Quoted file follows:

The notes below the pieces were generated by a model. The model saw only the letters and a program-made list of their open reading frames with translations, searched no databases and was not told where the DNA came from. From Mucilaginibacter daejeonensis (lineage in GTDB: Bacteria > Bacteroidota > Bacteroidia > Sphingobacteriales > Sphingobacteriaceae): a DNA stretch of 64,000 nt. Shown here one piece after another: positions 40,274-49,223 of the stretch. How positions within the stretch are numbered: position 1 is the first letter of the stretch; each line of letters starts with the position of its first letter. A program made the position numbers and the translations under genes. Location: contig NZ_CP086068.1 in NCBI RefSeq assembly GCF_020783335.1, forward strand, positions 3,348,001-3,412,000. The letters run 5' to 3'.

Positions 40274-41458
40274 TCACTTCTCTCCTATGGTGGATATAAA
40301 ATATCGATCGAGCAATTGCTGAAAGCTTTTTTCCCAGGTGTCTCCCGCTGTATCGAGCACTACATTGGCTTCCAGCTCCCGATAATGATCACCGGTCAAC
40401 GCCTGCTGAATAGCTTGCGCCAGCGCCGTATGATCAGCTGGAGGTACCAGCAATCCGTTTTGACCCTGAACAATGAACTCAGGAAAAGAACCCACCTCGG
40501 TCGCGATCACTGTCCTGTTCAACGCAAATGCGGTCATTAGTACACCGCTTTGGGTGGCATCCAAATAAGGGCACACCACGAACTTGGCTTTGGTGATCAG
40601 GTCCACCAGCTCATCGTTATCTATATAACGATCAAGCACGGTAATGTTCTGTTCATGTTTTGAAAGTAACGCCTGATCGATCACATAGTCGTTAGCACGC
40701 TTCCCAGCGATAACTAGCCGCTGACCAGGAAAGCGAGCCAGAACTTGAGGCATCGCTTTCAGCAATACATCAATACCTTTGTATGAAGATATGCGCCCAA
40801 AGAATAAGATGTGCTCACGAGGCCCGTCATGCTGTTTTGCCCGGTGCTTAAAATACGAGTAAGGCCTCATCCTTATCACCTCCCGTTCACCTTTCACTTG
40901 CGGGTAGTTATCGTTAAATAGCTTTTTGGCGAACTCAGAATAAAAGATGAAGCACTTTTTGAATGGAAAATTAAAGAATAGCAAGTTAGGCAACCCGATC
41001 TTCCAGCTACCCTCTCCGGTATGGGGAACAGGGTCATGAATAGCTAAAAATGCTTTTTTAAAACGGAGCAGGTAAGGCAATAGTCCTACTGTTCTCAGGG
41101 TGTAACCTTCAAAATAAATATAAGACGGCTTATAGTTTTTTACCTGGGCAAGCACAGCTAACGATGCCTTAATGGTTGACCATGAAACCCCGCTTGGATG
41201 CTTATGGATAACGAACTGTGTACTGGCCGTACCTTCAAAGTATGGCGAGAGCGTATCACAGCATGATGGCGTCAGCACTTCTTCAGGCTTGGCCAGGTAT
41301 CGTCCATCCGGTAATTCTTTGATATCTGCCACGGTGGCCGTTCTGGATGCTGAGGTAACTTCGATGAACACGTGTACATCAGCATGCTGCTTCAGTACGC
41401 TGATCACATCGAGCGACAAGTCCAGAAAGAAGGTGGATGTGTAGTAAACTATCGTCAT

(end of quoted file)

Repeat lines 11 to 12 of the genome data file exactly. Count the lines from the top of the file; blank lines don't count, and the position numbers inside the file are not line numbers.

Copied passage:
41001 TTCCAGCTACCCTCTCCGGTATGGGGAACAGGGTCATGAATAGCTAAAAATGCTTTTTTAAAACGGAGCAGGTAAGGCAATAGTCCTACTGTTCTCAGGG
41101 TGTAACCTTCAAAATAAATATAAGACGGCTTATAGTTTTTTACCTGGGCAAGCACAGCTAACGATGCCTTAATGGTTGACCATGAAACCCCGCTTGGATG